Pubdate: Wed, 21 Jun 2006
Source: Fort McMurray Today (CN AB)
Copyright: 2006 Fort McMurray Today
Author: Larissa Liepins


Fort McKay will get three designated police
officers to deal with the problem of substance abuse in the hamlet of
400 people, located 65 kilometres north of Fort McMurray.

Some of the funding will come from oilsands plants, but the officers
will report to the local RCMP.

Council voted Tuesday night to approve the request for three "enhanced
policing" positions for a period of three years.

"This is an ongoing situation common in a lot of rural communities,
which is drugs invading the community," Cort Gallup, the administrator
for the Fort McKay Metis Nation, said after the vote.

"The main social effects are domestic abuse and property damage,"
Gallup said, adding he hopes that after three years, "it will all be
cleaned up and they'll be no more need (for the officers.)"

The hamlet is currently policed by 18 officers out of Fort McMurray
who are assigned to rural duties in a large portion of Wood Buffalo on
a rotating basis, but McKay's growing population and increased drug
abuse necessitate its own officers, council heard.

Those officers are paid for by the Province of Alberta.

"It's part and parcel of the problems in our region due to industry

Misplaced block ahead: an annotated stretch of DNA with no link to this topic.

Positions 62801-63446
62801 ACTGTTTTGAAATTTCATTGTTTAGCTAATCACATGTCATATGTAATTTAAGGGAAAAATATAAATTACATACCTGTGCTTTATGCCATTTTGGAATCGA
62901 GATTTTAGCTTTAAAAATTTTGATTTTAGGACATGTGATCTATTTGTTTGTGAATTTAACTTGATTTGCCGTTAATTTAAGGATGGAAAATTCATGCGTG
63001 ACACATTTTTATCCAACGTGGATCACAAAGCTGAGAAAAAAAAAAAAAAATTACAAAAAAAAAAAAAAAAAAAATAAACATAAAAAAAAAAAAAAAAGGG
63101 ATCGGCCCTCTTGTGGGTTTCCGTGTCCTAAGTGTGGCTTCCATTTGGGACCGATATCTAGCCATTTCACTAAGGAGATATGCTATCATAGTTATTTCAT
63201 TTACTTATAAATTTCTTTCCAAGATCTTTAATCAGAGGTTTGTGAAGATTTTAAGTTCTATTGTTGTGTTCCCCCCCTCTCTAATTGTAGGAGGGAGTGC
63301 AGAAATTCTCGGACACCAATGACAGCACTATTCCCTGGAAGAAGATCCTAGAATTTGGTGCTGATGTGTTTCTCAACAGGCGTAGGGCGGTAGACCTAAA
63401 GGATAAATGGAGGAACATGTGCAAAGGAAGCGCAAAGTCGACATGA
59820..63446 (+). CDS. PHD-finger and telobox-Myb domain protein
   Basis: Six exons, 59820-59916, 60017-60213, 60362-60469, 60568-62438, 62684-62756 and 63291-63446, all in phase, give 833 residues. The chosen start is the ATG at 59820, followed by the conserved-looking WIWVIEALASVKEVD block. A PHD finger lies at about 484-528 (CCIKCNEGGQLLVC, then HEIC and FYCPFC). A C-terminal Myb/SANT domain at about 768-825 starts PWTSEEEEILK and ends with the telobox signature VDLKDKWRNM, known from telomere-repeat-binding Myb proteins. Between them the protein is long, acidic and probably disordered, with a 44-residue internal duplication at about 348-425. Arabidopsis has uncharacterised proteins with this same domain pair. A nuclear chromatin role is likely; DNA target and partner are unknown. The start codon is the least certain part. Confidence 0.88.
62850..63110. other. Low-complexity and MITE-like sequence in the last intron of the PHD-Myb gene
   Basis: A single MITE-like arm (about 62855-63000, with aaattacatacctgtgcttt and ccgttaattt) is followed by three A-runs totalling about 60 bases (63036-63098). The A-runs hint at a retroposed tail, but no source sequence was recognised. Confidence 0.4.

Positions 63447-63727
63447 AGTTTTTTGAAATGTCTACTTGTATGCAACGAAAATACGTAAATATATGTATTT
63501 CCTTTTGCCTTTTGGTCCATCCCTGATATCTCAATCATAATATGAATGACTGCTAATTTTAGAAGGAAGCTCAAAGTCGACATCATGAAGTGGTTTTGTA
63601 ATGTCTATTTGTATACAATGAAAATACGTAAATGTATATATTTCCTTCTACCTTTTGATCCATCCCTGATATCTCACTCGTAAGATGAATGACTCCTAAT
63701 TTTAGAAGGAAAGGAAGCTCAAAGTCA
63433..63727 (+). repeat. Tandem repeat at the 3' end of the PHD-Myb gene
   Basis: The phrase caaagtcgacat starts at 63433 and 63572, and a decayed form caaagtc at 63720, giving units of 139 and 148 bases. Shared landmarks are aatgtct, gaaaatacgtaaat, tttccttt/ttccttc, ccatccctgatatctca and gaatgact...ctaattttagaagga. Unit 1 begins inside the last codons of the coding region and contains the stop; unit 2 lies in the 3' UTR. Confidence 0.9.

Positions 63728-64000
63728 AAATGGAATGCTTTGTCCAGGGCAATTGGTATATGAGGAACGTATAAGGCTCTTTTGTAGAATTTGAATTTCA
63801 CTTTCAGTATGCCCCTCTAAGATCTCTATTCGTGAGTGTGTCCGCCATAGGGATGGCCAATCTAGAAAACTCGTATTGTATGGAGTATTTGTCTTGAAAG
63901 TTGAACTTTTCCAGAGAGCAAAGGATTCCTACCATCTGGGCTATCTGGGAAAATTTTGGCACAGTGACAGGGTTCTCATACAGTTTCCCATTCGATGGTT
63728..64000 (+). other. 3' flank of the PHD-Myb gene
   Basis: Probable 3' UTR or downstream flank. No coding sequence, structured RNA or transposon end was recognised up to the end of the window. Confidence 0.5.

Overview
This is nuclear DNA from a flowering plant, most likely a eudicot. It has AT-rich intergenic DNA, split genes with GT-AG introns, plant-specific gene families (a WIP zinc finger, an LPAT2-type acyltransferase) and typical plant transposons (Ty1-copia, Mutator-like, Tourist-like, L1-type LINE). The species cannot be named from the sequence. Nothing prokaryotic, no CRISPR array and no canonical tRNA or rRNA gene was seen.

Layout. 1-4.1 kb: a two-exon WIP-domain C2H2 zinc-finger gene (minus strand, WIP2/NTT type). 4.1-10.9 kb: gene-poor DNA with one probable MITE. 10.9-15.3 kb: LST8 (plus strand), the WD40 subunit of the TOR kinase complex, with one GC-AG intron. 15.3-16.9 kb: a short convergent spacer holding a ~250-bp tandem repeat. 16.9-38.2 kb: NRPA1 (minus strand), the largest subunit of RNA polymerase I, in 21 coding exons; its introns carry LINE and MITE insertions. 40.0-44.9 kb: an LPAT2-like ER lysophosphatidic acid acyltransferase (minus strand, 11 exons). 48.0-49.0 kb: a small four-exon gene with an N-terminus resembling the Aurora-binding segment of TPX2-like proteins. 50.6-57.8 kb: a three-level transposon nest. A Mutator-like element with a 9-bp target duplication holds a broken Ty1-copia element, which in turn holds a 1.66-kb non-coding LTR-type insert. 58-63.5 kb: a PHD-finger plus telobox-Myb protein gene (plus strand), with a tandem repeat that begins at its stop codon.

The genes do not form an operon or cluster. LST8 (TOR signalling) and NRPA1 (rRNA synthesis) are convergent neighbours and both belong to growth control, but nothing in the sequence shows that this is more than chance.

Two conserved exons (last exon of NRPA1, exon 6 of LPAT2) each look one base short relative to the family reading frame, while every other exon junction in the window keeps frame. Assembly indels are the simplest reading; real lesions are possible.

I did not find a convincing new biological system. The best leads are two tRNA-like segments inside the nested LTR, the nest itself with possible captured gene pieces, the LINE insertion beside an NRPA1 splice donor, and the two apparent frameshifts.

growth," said Coun. Carolyn Slade.

Referring to the annual bill of $125,000 per officer that Fort McKay
First Nation will foot itself, Coun. Jim Carbery praised the move,
saying, "Fort McKay is taking the responsibility to better itself."

The First Nation will pay for the three positions with the help of
Albian Sands Energy, Petro-Canada, Suncor Energy, and Syncrude Canada,
Gallup said.

"And we've got a positive reaction in discussion with industry (for
five more positions)," he added.

In addition to responding to calls from Fort McKay and enforcing
traffic laws on Highway 63 north of the Suncor site, the officers
would help police the Suncor, Syncrude, and Albian Sands Energy
project sites, according to a letter from Chief Jim Boucher of the
Fort McKay First Nation

"You have to applaud industry, both south and north, to make sure our
communities are safe, but we need to see more and more help from the
province," Slade said.

Coun. John Vyboh also criticized what he called "a case where the
province is abdicating on some of its responsibilities." But Mayor
Melissa Blake said, "We are very fortunate they're even allocating
officers to our region because of the competition (across the
province) for them."

The police officers should be in place within the year, said RCMP
Supt. Peter Clark, who called the measure "more proactive than reactive." 
- ---
MAP posted-by: Richard Lake